Regarding hearing aids.

I suffer from hearing loss and depend on hearing aids to hear properly. All my life I’ve been wearing them and have benefited from their technology as they evolved over the years.
My very first pair of hearing aids were extremely bulky and took AA sized batteries. They were held in place under my shirt by a brassiere-like harness with the wires coming out from under my collar to the earpieces in my ears. The earpieces were very hard and uncomfortable and often required an application of Vaseline to make them more tolerable to wear.
My next pair of hearing aids were over-the-ear type hearing aids, allowing them to rest directly behind my ear without unsightly wires. That was a true milestone.
I’ve since worn over-the-ear hearing aids through various models and variations that offered varying levels of noise filtration, such as ones that were remote controlled. I had access to three different levels of noise filtration that sounded like the equivalent of adjusting the tone on a stereo amplifier but still improved my hearing in noisy environments, such as restaurants. I carried a small remote control in my pocket for changing programs and switching to telecoil mode for talking on the phone.
And then came programmable hearing aids. By connecting my hearing aids to a computer, the audiologist was able to fine-tine the amplification of the hearing aids according to my specific needs. They were better equipped to filter out unneeded background noise for easier hearing anywhere.
And now we come to the hearing aids I’m wearing now, by far one of the most advanced hearing aids on the market. These hearing aids are from a company called Phonak and are also programmable, but they are much more efficient at filtering out background noise without affecting the quality of the sounds that they pick up. I rarely have to adjust the volume anymore. In fact, they got a good test when I went to a restaurant on karaoke night. The loud music sounded distorted through my previous hearing aids but with Phonak hearing aids, the music sounded cleaner and more natural.
The coolest feature of my new hearing aids is its Bluetooth capability that works with my cellphone. I wear a special adapter that hangs from my neck that I use to answer phone calls and to hear the caller’s voice directly through my hearing aids. The charger base for the adapter’s rechargeable battery doubles as an audio transmitter that connects to a TV or other sound source. I prefer to have the transmitter connected to my radio so I can listen to my favorite station through my hearing aids from anywhere in the house and still hear normally. I am seriously impressed with how far hearing aid technology has evolved over the years. Even more exciting is imagining how good the next pair of hearing aids I get will be.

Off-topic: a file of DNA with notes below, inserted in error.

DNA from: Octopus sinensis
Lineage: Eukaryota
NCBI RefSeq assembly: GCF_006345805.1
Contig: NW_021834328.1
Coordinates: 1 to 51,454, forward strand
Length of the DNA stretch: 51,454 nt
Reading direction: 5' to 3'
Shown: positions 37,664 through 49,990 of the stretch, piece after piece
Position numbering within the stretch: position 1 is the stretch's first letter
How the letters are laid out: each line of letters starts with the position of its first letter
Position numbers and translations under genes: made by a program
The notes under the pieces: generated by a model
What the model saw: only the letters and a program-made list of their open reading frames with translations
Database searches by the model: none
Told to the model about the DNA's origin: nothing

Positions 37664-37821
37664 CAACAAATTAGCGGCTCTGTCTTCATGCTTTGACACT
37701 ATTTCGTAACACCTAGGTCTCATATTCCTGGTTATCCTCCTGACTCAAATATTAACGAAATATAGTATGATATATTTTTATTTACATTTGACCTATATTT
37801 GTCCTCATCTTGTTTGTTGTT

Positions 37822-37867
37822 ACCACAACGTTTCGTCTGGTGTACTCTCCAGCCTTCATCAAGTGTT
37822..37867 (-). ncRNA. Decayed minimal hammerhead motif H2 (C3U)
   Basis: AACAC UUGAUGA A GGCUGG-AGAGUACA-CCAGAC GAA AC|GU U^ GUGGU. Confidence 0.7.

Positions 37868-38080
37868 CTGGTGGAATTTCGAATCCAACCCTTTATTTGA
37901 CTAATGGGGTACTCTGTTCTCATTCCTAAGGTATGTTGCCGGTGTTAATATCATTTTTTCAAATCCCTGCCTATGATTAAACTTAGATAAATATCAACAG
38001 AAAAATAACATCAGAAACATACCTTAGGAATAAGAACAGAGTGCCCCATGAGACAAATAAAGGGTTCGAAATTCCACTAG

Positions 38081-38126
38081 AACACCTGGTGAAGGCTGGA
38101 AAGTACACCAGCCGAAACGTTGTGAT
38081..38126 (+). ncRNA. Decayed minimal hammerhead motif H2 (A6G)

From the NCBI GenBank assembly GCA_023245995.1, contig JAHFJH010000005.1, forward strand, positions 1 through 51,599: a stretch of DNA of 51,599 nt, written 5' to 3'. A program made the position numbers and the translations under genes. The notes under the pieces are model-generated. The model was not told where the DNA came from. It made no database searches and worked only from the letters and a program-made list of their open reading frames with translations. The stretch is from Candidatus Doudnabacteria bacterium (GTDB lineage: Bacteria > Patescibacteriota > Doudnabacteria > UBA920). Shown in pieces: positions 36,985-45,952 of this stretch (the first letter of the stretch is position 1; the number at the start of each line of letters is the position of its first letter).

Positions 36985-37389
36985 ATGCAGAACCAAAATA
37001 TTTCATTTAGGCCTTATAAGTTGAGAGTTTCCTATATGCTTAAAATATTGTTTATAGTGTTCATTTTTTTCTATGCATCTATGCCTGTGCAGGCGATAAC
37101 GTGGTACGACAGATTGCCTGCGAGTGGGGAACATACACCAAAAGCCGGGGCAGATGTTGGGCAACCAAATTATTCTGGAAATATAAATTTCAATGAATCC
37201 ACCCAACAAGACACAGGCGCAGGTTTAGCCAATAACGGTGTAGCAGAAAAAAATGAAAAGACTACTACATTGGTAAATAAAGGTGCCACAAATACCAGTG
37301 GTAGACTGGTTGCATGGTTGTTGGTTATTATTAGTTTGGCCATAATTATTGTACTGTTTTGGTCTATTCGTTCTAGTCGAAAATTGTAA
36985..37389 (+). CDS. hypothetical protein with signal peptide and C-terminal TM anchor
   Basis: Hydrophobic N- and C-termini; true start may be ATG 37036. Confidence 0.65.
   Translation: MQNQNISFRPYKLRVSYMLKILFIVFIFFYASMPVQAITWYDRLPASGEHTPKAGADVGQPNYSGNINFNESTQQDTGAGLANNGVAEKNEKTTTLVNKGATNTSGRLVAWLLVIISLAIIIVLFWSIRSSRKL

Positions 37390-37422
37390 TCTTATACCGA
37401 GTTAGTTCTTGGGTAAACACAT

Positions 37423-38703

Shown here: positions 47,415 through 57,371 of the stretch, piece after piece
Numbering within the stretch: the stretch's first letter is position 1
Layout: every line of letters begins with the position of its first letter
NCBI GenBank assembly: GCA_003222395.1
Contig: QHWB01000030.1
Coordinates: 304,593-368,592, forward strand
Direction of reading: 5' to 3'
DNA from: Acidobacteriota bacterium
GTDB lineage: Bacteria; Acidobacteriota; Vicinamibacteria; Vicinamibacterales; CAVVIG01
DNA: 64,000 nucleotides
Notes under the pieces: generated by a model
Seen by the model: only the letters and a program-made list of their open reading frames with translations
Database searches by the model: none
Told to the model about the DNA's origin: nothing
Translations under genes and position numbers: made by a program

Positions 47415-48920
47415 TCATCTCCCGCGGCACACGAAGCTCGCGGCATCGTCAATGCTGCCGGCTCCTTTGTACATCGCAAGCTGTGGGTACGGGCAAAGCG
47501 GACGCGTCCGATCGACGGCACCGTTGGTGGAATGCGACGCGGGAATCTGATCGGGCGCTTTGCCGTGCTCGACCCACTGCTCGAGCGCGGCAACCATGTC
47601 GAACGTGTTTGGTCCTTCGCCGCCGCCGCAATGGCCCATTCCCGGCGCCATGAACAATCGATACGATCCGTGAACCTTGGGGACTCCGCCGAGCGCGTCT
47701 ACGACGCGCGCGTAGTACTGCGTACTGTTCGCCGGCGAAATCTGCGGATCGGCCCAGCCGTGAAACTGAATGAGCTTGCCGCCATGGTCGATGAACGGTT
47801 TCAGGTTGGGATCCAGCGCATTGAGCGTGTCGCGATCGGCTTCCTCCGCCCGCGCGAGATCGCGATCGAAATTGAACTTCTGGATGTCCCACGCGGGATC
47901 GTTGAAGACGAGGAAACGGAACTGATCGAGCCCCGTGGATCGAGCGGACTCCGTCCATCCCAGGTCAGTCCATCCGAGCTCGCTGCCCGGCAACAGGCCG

I got the Phonak hearing aids at no cost to me through the Florida Division of Vocational Rehabilitation as part of their plan to help me find employment. They also set me up to work with a nonprofit organization to help me with my resume and my job search. My new hearing aids are giving me confidence that I can hear just as good as anyone else and never again miss a word of what’s going on. To me, that’s truly priceless.

DOS in your system tray.

One of the features of Windows I access the most is the command prompt. I use it to do pings, double-check my network connections and verify my IP address. Getting to it takes a little time as you have to click the start button and go to your Accessories menu. I got to wondering about a program that places a shortcut to the command prompt in your system tray so you can easily access it from there. There is such a program, and it’s called TinyDOS. Problem is, the publisher’s web site is no longer online and nearly all the web sites that mention TinyDOS still have a link to download it from a nonexistent site. Fortunately, the guy running this site has a copy of TinyDOS here for everyone to download and enjoy.

Tangled up in Adobe’s Acrobats.

One of my tasks today was to install the full version of Adobe Acrobat 9 on several computers at my office. After completing this task, I was then informed that I was supposed to have installed the standard version of Acrobat as opposed to the professional version which was installed. That meant I had to go back to the computers I worked on, uninstall the professional version and install the standard version to avoid a potentially violent licensing confrontation with Adobe.